posted on Sep, 27 2009 @ 04:43 PM
A while back when I first entered a University, I studied Journalism hoping to be the next Diane Sawyer. That later changed, and I went on to study
However, I do remember some of the basics of reporting, and nowhere do I recall studying the art of inventing a crisis, then plugging away at it,
until it becomes a reality.
Lately I've had some concerns that this is often what is happening. Surely not all the time, but so much so it has become something I'm noticing
with increasing frequency.
During one of the Journalism courses I took early on, I remember the instructor giving a definition/ example of propaganda that I have always
It was this:
"Suppose you want to prove that all dogs bite. You will not lie, you will simply only report about biting dogs". That is to the complete omission
of the dogs who are gentle, and do not bite, of course.
Solodad O'Brien, for example, a few months back did a mini-series on CNN entitled "Race in America" or "Being Black in America" or something to
Naturally the scenarios she presented were disturbing, leaving me wondering if perhaps things are much worse than I suspected, as I don't tend to
experience these situations with race. Maybe I just didn't fully realize how dreadful things really are.
In this way, we quietly receive propaganda, moreless through the back door. Was O'Brien's report propagandized? Maybe. I didn't find much about
it that was pertinent to my reality. (At least during the parts of it I could actively attend to.) I admit I didn't watch with great focus, but I
think I got the gist of it.
Lou Dobbs is another case in point. Remember when he hammered and hammered away about the "illegal aliens" and our "unprotected border"
for....how many months? I listened to it until I can literally no longer stand the sight of his cherub face. I race to find the remote anytime I
hear his voice.
Sure, there may be problems on the border. But he tried his best to promote it into a full blown national crisis/emergency, as in we need to take
action now, or the entire country is going down the toilet! It was disgraceful, and he stopped at nothing to try to work everyone up into a frenzy.
LOU DOBBS against the world of the Texas border. I expected any day to see him in a superhero costume, leaping around El Paso to single handedly
protect our borders.
Not to say there was no truth in any of it. I don't live on a border state. But notice there was never a mention of the dogs that don't bite.
Glenn Beck. Enough said. Bill O'Reilly. They all do it. Egregiously. And the tacit indications. The head shaking and frowning. The tightly
pressed lips. It's as though their little hearts are breaking.
News is supposed to be unbiased. We don't have that anymore. We have histrionic pretty-boys catering to their own personal agendas, which is more
likely than not a successful TV show. Apparently emotions sell. Self-righteousness sells. Indignation sells. The Blame Game. Yelling, Screaming,
Anger, Tears, Calumny.
Where's Walter Cronkite when you need him?
The newscasters want a successful show. They want to be celebrities. That's the motivation, not the factual delivery of the news.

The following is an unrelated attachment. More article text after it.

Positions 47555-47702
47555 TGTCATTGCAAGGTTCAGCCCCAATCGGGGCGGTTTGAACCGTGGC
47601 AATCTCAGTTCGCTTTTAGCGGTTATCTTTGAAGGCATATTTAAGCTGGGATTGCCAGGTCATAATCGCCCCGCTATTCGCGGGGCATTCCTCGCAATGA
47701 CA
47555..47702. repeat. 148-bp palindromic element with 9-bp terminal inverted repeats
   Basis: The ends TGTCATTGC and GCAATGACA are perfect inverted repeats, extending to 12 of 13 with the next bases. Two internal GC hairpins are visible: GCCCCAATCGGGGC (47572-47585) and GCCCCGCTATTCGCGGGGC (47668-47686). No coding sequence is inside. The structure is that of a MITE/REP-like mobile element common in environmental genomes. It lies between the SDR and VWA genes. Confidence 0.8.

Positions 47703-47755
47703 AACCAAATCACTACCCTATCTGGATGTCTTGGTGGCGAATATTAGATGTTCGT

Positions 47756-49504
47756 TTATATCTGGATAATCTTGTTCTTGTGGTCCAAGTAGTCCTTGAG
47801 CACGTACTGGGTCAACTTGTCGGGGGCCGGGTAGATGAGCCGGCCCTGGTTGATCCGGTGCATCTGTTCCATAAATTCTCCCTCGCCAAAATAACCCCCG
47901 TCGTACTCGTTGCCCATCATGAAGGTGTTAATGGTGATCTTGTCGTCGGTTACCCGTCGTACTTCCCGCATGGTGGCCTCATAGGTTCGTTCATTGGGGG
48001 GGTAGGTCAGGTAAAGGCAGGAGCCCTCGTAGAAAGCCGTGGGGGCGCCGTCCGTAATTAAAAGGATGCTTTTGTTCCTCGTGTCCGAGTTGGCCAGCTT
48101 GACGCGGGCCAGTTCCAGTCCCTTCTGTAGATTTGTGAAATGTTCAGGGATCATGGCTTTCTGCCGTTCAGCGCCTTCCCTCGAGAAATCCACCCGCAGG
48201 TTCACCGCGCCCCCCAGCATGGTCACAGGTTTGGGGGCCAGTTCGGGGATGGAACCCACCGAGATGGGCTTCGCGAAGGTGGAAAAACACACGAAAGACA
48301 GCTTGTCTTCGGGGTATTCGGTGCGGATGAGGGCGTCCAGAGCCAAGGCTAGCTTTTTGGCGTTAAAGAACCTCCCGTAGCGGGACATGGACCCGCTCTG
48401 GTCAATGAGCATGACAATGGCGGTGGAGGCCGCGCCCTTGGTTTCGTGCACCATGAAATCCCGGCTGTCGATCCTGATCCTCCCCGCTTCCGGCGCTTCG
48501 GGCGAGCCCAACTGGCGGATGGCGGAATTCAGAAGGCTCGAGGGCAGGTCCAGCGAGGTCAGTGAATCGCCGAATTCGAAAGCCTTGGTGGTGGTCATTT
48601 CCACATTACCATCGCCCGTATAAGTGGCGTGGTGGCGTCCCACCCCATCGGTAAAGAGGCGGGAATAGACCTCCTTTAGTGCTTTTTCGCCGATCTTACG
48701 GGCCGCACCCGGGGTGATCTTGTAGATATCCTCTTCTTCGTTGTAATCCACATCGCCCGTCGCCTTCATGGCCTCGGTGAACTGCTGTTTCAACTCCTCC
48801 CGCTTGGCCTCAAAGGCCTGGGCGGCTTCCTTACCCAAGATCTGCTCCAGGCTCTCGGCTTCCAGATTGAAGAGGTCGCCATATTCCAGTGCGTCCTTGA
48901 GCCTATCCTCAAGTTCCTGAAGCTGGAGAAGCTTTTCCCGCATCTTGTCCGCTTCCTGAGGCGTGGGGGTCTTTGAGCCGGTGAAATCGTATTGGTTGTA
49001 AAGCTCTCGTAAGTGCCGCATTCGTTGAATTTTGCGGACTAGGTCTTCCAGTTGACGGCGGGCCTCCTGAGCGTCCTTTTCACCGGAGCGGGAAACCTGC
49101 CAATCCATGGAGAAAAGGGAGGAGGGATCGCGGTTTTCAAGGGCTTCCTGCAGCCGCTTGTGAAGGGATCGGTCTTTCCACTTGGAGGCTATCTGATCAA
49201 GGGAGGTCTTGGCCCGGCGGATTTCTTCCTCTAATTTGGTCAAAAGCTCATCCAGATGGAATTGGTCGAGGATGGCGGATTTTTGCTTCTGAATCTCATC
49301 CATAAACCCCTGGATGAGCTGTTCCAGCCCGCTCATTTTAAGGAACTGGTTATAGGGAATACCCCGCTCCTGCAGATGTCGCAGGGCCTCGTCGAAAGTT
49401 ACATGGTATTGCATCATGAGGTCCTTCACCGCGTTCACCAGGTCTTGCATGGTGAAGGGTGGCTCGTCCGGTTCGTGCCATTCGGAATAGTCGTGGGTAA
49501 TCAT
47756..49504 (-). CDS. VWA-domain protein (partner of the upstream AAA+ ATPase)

They present their own perspectives in whatever way they feel might boost ratings, and this typicaly includes showing "passion" for what they are
reporting. This "Demonstration of Passion", as I shall call it, seems to be very trendy right now. Do we really need that? Do we really want it?
Frankly, I find it embarrassing at times. I mean, grown people are supposed to be able to control their emotions, right?
Cronkite became tearful when JFK was killed, and that was appropriate. It was genuine. He wept and the country was weeping with him. But these
It seems rehearsed and orchestrated because it is. It is the means unto an end.
I was listening earlier today to a news show with Ed Henry. He commented that while he was being interviewed by Wolf Blitzer he made the remark that
it looked like Obama might be up in the ratings just a tad insofar as Health Care reform.
Later he realized as he was making this comment the "crawl" at the bottom of the screen read (as attributed to his comments): "Obama desperate for
ratings to improve". Now, maybe he is desperate. But that's not what Henry was saying.
They take a lot of liberties, don't they. They simply gave it a sensationalized spin to get the remote flippers to tune in. (The President is
desperate, Yeah, that should do it.) No matter whether it gives a good representation of what was being said.
It's unprofessional and contradicts basic fundamentals of reporting.
I know we have professional journalists on board here at ATS. Do they still teach responsibility/accountability, integrity and ethics in reporting?
Or, seriously, is it all about showmanship and ratings now? Writing a column that many will follow which trades facts for entertaiment? Does it
I've wondered if they offer drama classes now so you can become so "passionate" about your rant or cause, that your audience fears you are having a
break down, or a heart attack? Please. Keep the theatrics. Report the news. Factually, if you please.
Dan Rather stepped down when he realized he had made a mistake. Maybe even too prematurely. That's integrity.
These other guys? Those dogs won't hunt.